Quiz Show was nominated for Academy Awards for Best Picture, Best Director, Best Actor in a Supporting Role (Paul Scofield) and Best Adapted Screenplay. Redford's film gains its greatest appeal from the dual efficiencies of its formidable cast and fascinating script. Aided by Redford's gentle and extremely competent direction, Quiz Show is an outstanding drama about morals and our choices. It's compelling and absorbing. It's even old-fashioned. Ultimately, it is a poignant examination of pop culture, TV, greed, and race relations in American society of the 1950's, with perfect casting of Turturro, Fiennes, and Scofield. Unfortunately though, if I were to construct a numerical listing of my Great Alphabet, Quiz Show would be 26. But that grim fact (for Redford) is not a disparaging statement against the quality of the film. It's just a strong reminder that "Q" is the bottom feeder of the alphabet. More importantly, my other 25 films are just that good.  

*Quiz Show trailer.


  1. I haven't seen this since it came out, but I remember liking it a lot. It probably deserves another look all these years later. I'm sure it would still hold up as a good movie.

  2. there's a QUEEN film with Helen Mirren which would fit this letter perfectly :)

    I've never seen QUIZ SHOW, doesn't sound like my cup of tea, but I do respect Ralph Fienne's roles.

  3. Quiz Show was an amazing movie. I loved it then and I love it now. Any time it shows up on late night TV I watch it. Dez, you're right with The Queen but you really should give Quiz Show a go.

  4. I have not seen this but it sounds like something I would enjoy.

  5. This is a fine movie - but I have no doubt you're right - it probably would be 26 if I listed them numerically too. I will point out The Queen (as someone mentioned) and even Larry Cohen's Q - as this list is not likely to end up with much of a horror/sci-fi/monster tally - and that quirky (alliterative pun intended) flick, toplining Michael Moriarty, David Carradine, Candy Clark, and Richard Roundtree, is a fun small movie. But this is not "Tell Matthew what film he should have picked" (Really it's not - despite those two titles) I thoroughly enjoyed Quiz Show when it came out - fine acting, good period detail, unobtrusive direction from Redford. It's a fine choice for a difficult letter! Thanks as always for posting it! Cheers!

  6. This movie came out with a flurry of other super movies, and I think it got lost in the shuffle. Will look it up, and watch it.

  7. One that I haven't gotten a chance to watch. But based on your fabulous review, I think I certainly must give this a try.

  8. A good choice for Q. I liked this film, but was not overly impressed with it. The cast was marvelous, Fiennes spectacular. Christopher MacDonald and John Turturro are two actors I love to watch. They really embody their characters whenever they work, almost disappearing into their roles.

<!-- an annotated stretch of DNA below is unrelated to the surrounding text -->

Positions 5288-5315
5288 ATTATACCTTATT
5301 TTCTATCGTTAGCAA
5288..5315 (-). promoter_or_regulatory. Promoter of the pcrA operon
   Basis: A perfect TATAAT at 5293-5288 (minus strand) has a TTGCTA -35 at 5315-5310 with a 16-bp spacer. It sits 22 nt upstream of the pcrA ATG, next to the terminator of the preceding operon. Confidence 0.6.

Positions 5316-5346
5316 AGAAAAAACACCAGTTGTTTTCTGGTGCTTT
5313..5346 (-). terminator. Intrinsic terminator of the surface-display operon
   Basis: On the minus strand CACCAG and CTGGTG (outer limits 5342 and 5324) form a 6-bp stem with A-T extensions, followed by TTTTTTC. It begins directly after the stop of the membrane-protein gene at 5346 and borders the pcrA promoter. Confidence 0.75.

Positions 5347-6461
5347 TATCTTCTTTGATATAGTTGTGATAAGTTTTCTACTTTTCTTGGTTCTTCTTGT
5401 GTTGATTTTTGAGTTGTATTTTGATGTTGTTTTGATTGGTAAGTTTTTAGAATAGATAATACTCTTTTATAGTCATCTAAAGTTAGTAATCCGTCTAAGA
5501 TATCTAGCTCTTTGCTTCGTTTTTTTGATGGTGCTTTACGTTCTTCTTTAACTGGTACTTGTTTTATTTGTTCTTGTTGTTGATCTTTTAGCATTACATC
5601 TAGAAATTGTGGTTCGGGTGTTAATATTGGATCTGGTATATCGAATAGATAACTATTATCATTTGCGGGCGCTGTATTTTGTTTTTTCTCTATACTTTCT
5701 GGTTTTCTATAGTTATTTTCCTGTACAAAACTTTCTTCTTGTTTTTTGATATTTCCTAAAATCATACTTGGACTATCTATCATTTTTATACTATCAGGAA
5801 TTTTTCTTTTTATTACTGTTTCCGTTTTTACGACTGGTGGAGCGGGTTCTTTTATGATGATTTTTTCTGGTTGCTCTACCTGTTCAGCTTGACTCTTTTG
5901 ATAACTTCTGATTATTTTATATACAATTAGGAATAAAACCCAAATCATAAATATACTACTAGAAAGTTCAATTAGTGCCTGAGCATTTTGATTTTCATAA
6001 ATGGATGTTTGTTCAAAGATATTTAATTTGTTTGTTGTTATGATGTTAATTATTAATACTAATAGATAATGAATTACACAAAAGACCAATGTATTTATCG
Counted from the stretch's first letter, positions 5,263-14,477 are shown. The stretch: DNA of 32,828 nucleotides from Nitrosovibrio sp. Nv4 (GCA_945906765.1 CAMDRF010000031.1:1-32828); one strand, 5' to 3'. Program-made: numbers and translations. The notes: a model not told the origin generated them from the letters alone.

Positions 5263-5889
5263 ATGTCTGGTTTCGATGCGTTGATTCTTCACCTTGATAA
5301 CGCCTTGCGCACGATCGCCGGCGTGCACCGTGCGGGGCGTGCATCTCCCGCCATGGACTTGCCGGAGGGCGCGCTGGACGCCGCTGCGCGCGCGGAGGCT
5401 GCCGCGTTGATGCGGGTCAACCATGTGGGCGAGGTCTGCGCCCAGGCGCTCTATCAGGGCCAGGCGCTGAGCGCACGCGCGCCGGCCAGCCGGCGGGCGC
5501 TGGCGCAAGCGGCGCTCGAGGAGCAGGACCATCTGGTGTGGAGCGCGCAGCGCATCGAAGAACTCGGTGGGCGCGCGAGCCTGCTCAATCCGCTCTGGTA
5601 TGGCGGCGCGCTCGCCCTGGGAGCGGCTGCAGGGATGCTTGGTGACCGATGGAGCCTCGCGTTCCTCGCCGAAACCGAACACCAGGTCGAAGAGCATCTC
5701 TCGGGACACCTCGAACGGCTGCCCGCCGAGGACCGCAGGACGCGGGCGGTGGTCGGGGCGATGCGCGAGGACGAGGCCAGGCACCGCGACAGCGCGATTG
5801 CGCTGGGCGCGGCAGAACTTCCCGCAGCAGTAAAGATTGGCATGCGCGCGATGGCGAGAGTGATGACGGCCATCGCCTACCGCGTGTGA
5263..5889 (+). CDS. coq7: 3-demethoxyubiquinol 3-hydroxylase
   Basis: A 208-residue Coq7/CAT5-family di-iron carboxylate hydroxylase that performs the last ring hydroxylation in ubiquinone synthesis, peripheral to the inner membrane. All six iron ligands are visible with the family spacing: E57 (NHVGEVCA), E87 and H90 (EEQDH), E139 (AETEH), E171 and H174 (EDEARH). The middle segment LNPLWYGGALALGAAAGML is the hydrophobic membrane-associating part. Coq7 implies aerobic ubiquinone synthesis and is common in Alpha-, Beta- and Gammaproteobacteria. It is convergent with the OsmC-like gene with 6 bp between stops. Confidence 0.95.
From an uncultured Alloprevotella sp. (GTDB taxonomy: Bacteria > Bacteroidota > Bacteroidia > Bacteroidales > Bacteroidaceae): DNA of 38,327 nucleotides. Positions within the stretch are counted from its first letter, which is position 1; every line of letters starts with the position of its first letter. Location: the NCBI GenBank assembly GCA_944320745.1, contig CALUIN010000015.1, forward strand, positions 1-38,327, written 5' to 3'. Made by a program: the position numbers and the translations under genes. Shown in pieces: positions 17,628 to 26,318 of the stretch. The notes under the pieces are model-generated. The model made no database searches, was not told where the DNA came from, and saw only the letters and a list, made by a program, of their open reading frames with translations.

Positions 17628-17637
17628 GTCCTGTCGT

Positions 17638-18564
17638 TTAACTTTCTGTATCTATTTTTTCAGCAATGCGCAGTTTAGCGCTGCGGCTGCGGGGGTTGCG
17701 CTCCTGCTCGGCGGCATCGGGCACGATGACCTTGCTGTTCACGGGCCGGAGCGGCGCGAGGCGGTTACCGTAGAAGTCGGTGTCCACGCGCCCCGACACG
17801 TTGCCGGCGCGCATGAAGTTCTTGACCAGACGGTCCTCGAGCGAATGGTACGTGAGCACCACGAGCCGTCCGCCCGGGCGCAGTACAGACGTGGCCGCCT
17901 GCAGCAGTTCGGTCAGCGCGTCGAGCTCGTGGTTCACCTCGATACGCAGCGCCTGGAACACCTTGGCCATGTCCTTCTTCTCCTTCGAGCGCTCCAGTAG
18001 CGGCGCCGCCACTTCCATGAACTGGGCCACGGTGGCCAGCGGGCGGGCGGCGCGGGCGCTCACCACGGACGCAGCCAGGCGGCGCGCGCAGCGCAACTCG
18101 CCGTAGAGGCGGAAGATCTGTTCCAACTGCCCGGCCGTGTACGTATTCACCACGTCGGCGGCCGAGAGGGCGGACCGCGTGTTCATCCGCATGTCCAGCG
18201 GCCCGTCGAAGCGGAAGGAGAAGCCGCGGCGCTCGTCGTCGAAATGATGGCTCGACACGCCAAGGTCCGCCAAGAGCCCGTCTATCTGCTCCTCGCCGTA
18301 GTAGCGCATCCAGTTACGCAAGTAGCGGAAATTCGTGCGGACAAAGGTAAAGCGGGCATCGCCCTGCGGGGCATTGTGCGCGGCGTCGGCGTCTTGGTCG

This film does still carry a great message about the manipulation of television especially in light of all the "reality" shows that are so prevalent.

    If I were picking a Q film, I'd have gone with a sentimental fave of mine, Quality Street. It's one of Katharine Hepburn's lesser known films and it really showcases her comic talents. It's not a great film, but it's one that I just love and it makes me laugh every time I watch it.

  9. Looks like I have been missing out! I have never heard of this film before. I'm very intrigued though. I will have to find this film. : )

  10. @ L.G.

    Definitely still holds up because the message still resonates with today's gluttonous media landscape.

    @ Dezmond

    Nah Dezz, Queen doesn't excite me quite that much. The tried-and-true period pieces of British royalty don't intrigue me. There's always exceptions. I don't want to disparage that genre either because I loved The King's Speech and many others.

    @ Cathy

    Thanks! Glad you're on the same page.

    @ Liz

    It's worth your time. It's a wonderful character study and an incisive look at the manipulation of the media.

  11. @ Craig

    Thanks Craig! And I'm not the least bit surprised you'd agree with me. It is #26, but still a really strong film.

    And who knows about the whole horror representation. "T" is coming up and The Texas Chainsaw Massacre is one of my favorite horror films. We shall see...

    @ Susan

    Interesting point. It's definitely worth your time.

    @ Jaccstev

    Thanks. Fiennes, Turturro, and Scofield make this required viewing.

    @ Melissa

    Thanks! I realize it's not the greatest film, but the acting and overarching theme make it worthwhile.

    Quality Street sounds like a nice film. I've never seen it, but Hepburn is a legend. Needless to say, I'm intrigued. Thanks for suggestion.

    @ Nicole

    Awesome! I'm glad I could help turn your eyes to a wonderful, somewhat lesser known film.

  12. Quiz Show was my choice for "Q" as well. Great movie! Turturro was a standout (loved him in Barton Fink).

  13. @ Luana

    Awesome. Great minds think alike!

    And Barton Fink is a great Coen Brothers film. I have to re-watch it one of these days. Turturro is a grossly underrated actor.